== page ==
need a math curriculum for 5th grade - Mothering Forums

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Old 03-13-2010, 06:15 PM - Thread Starter
 
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It needs to be totally scripted so its easy for me to teach and not impart my bad math habits onto my child or math that could come with DVD' or computer tutorials would be great. I'm horrible at math and am stuggling teaching it

Betsy, Mommy to DS (10) DD (4) DS (2) and DS (1)
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Old 03-13-2010, 06:31 PM
 
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Teaching Textbooks would allow you to take yourself totally out of the equation (so to speak).

Math-U-See could help you learn along with your child in new, deeper ways.

Miranda

Mountain mama to two great kids and two great grown-ups
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Old 03-13-2010, 11:01 PM
 
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I've heard good things about Teaching Textbooks, too.
But I do have to say (as a homeschool parent) that not being willing to learn BETTER math habits along with your 10yo is not a good example.

It's not hard, although it may be challenging, and in the long run you'll be doing both of you a favor. Really.

Bookworm Mama to 6 wonderkids and stepmama to one more: 22, 21, 18, 13, 10, 8 and our Z born April 2013. . Partner to my       
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Old 03-13-2010, 11:36 PM - Thread Starter
 
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Quote:
Originally Posted by spruce View Post

It's not hard, although it may be challenging, and in the long run you'll be doing both of you a favor. Really.
Yes I totally agree and plan to with my younger 3 but right now have a 9, 3, 2 yr old and 7 month old..... it is hard to find the time and learn a new task right now I was looking for somthing he could do without my help. I plan to do math you see with you youngers when they start. or Right start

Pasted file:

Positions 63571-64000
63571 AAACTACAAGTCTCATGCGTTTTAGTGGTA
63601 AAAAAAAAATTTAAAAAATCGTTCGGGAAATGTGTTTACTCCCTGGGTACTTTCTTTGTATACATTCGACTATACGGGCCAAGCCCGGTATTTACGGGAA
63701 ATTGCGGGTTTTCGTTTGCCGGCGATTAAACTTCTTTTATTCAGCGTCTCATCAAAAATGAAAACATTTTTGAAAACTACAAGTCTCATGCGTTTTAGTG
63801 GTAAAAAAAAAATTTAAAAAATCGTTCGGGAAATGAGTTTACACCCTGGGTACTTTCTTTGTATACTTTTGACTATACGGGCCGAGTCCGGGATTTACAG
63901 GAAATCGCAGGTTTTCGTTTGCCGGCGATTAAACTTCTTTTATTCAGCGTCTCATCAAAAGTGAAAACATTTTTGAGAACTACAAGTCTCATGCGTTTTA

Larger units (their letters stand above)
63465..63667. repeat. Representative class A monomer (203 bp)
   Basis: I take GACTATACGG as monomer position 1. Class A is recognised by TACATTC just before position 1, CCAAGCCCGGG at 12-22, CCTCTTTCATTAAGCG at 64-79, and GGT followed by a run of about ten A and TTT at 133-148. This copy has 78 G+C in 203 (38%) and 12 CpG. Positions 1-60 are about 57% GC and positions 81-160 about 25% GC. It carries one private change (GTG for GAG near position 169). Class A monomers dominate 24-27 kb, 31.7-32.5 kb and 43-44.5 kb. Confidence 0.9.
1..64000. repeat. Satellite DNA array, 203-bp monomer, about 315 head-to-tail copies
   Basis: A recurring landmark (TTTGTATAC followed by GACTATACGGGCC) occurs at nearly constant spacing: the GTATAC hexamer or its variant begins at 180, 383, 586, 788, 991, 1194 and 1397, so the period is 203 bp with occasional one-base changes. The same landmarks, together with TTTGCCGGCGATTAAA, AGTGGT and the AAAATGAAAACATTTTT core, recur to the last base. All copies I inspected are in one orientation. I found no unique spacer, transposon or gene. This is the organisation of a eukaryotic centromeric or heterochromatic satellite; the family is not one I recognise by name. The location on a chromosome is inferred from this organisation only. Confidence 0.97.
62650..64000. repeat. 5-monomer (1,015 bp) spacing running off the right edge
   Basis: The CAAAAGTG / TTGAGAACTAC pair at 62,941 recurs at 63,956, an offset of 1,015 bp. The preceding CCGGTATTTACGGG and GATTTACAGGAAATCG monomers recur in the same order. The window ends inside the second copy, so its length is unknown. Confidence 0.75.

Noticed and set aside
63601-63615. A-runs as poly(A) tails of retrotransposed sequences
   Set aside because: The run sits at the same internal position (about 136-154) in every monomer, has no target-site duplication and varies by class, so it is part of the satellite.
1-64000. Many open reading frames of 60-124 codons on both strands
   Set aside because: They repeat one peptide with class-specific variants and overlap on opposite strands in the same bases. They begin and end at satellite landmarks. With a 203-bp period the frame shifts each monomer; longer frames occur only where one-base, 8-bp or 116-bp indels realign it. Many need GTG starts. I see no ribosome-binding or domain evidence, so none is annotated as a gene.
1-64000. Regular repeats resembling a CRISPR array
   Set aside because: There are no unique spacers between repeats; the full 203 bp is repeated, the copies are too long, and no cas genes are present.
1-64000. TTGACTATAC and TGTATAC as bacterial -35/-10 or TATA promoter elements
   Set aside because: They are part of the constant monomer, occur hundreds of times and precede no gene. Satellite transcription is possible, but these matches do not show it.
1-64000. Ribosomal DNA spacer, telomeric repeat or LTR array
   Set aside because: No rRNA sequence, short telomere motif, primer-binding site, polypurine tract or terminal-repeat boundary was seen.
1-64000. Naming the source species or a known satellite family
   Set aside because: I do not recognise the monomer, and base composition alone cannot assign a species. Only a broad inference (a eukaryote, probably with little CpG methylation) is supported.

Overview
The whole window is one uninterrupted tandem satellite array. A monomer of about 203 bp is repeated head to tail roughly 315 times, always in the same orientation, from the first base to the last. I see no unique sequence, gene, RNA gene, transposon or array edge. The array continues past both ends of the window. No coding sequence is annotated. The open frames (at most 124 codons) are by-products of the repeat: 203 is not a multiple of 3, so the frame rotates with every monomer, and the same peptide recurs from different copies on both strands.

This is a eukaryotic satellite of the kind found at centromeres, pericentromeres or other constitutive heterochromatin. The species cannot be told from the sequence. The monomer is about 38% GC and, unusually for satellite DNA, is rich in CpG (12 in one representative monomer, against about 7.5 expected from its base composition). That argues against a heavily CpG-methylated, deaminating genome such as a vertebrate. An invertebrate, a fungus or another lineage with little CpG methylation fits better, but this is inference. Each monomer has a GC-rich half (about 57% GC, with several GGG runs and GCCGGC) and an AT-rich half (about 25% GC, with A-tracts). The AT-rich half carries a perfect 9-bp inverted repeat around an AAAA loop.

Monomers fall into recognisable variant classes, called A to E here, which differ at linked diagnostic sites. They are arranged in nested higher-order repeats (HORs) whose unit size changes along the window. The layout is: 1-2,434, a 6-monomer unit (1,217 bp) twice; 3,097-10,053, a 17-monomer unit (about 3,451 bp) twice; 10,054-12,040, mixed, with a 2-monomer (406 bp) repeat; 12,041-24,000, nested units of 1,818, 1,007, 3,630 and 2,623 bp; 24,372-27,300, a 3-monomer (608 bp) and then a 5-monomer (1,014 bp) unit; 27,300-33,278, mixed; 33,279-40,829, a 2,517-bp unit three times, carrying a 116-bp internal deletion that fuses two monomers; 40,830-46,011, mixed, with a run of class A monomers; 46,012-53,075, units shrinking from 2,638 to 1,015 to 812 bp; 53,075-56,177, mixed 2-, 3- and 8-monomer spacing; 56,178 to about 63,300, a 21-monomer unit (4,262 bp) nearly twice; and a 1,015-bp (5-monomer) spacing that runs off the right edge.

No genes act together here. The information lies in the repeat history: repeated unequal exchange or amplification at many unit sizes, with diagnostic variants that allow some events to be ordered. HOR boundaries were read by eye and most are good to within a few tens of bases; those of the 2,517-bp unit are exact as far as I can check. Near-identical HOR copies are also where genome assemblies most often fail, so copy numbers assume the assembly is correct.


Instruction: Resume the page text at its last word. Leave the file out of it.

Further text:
Betsy, Mommy to DS (10) DD (4) DS (2) and DS (1)
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Old 03-14-2010, 01:33 AM
 
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I'm using Right Start with my advanced 8yo, my 6yo, and my 4yo. It's very challenging for me, as it uses the abacus as the backbone of the program, and I was never taught to think of math in those terms.

BUT....it's been amazing for my kids, and my 8yo passed a sample SBA test that was one year ahead of his grade level without even blinking. He's sort of learned to think "with an abacus in his head," and that's how I'm slowly learning to do math, as well.

It's amazing that I've spent all these years thinking I was great at Trig and geometry, etc., and then finding out how much simpler so many other things could have been had I learned to do math with something as seemingly simple as an abacus. (But it's not simple if you haven't grown up learning with one...it took me a while to get the hang of it, and even now it's easier to THINK in the Right Start math way than to USE the abacus).

Good luck, whatever you do, but I'd say if you use Right STart with your 9yo, begin with the Transition Math for Level C. We began with Level D and it's a lot to start with (and we started with the Transition book). Plus, it's a lot of card games (some of which he can play alone), so there is more to it than just book work.

Love, P

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Old 03-14-2010, 01:57 AM
 
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Math U See is fairly easy because it has a teaching DVD and lots of practice pages if they need them.

I do need to help my kids with it sometimes, long division was one place dd didn't get it from the DVD.

Being right is not always fair, but being fair is always right
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Old 03-14-2010, 03:09 AM
 
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Long division was the first experience I had w/ my first child (now 17), where I didn't know HOW to explain a math process...It was interesting, and thankfully one of my great friends is a math teacher and showed her (with manipulatives) in about 5 minutes flat. I knew HOW to do long division, just not how to teach it.

Homeschooling is just one long educational experience for ALL of us!

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Old 03-14-2010, 09:00 PM
 
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Math U See is great! I also have a copy of Usborne's Math Encyclopedia for easy reference. It has been very helpful.
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